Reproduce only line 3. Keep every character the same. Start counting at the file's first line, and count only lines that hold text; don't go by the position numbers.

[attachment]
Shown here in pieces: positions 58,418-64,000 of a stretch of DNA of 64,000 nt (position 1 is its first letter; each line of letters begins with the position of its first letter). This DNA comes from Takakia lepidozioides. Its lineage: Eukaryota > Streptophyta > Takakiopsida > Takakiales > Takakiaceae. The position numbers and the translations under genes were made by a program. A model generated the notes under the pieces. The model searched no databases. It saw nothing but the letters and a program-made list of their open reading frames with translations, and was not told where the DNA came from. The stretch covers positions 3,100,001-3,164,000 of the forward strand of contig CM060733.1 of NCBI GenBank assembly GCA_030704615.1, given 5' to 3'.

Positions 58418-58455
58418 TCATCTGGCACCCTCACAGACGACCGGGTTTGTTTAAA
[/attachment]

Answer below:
58418 TCATCTGGCACCCTCACAGACGACCGGGTTTGTTTAAA